Refreshingly, Bhutto avoids a voice-over narration to tell us what’s going on at any given moment. Instead, the film opts for an array of voices, including the volumes of print and moving image media available that allows the subjects of the documentary (living and dead) to tell their own stories alongside a variety of interviewed experts (journalists, politicians, and Bhutto family members; even Condoleeza Rice shows up unexpectedly to talk about, of all things, America’s abandonment of Pakistan).
This strategy works in both the film’s favor and disfavor. On the one hand, we get a variety of voices and media to tell this story. On the other hand, as my lengthy synopsis shows, the subjects of this documentary are incredibly complex and the film covers them at a hurried pace, so the multitude of voices occasionally become a hodgepodge of ambiguous partners in narration, losing their individuality and unique perspectives in favor of soundbites that give just enough information to move the film along until contrasts in their perspectives later become evident.
The history of Pakistan, and the history of an important individual who represented it, is a daunting subject to tackle. While bits and pieces of the country’s history may be familiar to some US audiences who pay attention to world news, the actual linear history of the country from the early 1970s to the present is a difficult beast to undertake. Bhutto’s solution to this problem is a fast pace, which is on one hand a welcome invitation that distinguishes Bhutto as a documentary film rather than a lengthy news piece, but on the other hand it becomes overwhelming at times and major topics as a result seem unnecessarily glossed over. This problem becomes apparent in the film’s opening credit sequence as animated graphics quickly dispel facts and figures about the state of Pakistan. Thankfully, the film never again reverts to such tactics, but it still stands that much of the history here is so vast that many aspects of it could be a documentary unto themselves (for instance, the mysterious airborne death of Gen. Zia-ul-Haq before Bhutto’s 1988 election).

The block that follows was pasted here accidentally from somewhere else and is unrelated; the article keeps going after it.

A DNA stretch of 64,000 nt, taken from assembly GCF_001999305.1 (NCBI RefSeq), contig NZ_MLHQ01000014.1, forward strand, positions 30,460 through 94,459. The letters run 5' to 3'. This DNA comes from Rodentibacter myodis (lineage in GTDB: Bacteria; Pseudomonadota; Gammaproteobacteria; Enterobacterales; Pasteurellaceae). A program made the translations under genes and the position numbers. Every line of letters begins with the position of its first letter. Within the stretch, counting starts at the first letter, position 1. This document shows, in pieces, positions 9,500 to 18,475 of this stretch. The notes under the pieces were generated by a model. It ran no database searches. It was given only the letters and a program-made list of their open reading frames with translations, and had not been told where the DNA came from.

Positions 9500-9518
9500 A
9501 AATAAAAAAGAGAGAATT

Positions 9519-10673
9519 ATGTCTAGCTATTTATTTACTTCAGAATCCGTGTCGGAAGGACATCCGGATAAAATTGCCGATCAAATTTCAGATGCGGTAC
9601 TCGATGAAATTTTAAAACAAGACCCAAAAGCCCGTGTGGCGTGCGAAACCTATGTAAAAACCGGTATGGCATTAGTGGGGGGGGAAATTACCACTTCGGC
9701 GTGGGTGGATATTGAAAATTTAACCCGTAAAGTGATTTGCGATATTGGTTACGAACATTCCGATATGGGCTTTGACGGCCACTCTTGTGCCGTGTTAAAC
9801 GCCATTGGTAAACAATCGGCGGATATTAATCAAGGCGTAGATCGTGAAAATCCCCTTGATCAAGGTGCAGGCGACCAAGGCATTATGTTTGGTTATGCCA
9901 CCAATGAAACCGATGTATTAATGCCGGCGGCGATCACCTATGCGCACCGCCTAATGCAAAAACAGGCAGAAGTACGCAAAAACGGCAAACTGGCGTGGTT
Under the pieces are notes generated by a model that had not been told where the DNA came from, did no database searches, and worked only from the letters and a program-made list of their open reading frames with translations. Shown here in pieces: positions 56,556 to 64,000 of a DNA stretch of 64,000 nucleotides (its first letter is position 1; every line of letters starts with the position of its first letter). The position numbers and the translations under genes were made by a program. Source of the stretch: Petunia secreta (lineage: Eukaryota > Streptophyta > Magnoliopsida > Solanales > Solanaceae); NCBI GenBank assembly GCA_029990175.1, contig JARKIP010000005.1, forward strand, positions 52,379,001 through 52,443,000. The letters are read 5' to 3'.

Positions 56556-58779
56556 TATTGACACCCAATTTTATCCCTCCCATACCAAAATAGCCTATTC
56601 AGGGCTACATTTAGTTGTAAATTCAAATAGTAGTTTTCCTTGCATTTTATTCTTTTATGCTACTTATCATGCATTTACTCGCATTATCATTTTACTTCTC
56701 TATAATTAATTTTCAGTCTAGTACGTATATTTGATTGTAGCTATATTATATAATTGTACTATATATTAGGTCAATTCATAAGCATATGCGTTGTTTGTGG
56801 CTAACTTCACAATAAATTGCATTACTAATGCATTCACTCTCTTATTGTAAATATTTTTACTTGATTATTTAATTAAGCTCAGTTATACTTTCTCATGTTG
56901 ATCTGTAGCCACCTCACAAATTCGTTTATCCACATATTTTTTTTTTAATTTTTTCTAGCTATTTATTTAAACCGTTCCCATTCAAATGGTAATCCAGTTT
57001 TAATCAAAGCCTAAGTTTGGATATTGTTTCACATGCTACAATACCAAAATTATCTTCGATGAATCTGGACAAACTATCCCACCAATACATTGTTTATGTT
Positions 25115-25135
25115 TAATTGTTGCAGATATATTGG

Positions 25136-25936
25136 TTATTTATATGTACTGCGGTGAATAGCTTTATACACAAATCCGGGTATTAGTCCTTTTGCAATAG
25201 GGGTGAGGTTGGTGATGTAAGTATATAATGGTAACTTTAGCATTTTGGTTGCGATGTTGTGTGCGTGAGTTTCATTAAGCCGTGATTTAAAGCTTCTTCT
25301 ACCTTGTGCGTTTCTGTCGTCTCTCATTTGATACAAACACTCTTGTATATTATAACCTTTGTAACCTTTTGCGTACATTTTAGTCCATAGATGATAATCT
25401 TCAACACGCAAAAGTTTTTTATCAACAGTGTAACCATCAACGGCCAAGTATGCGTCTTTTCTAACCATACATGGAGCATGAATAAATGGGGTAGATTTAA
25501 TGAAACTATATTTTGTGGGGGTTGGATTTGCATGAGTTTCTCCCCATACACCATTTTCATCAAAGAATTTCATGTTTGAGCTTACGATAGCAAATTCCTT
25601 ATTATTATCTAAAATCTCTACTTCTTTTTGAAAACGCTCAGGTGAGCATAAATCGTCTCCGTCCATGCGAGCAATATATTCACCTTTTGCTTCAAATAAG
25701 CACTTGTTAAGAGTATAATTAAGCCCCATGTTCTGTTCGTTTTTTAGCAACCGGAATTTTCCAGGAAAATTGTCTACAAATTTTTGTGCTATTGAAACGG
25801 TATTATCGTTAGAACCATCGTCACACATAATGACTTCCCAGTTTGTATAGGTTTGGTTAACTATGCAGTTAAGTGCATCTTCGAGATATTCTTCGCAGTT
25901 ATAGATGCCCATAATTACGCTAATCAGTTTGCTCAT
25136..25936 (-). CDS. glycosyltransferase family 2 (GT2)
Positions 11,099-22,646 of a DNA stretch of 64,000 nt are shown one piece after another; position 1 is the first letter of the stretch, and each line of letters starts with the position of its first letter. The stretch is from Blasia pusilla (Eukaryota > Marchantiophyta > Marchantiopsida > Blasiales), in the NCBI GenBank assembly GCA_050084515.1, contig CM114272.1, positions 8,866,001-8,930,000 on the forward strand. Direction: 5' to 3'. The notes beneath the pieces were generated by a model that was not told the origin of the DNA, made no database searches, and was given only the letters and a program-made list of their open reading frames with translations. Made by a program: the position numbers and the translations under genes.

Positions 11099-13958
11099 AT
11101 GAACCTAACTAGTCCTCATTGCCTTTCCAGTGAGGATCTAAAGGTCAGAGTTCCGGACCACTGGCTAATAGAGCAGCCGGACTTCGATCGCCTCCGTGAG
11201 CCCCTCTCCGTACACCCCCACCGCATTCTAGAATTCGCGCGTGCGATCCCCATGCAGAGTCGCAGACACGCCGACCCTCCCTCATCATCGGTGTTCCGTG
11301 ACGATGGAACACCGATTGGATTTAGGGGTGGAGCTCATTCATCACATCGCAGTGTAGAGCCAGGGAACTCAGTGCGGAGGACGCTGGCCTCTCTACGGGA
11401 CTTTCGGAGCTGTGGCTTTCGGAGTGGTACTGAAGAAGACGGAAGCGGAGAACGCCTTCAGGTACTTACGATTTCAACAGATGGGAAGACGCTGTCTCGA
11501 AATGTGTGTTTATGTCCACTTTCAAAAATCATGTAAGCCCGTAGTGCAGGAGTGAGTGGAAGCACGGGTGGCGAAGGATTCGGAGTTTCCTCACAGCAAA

At the end, however, Bhutto is a success. It is an urgent and important piece of frighteningly recent history, and I certainly came out of it knowing a great deal more than I did going in. Examining the recent histories of unstable governments can be a difficult task, and the film reasonably draws inference from information where there are gaps in certain knowledge. The film doesn’t always present Benazir Bhutto as a saint, and engages as much in examining her potential abuses of power (for which the commentators provide disparate points of view) as well as the ground she broke. It is a documentary with a perspective that is grounded in investigation rather than agenda. It tells us as much about Pakistan’s past as it does about its present, and the remarkable, and tragic, story of a woman at the center of it all.
On the Upside: An informed and informative documentary that acts as a quick primer for nearly 40 years of Pakistani history and presents an incredible, and incredibly complex, story of a unique political figure.
On the Downside: It occasionally suffers under its own weight.
On the Side: For another cinematic look at Pakistan’s US-funded role in Russia-occupied-Afghanistan, see Mike Nichols’ Charlie Wilson’s War, which briefly features Gen. Zia-ul-Haq as a character.
Bhutto opens in New York & Los Angeles this weekend. You can see its trailer here.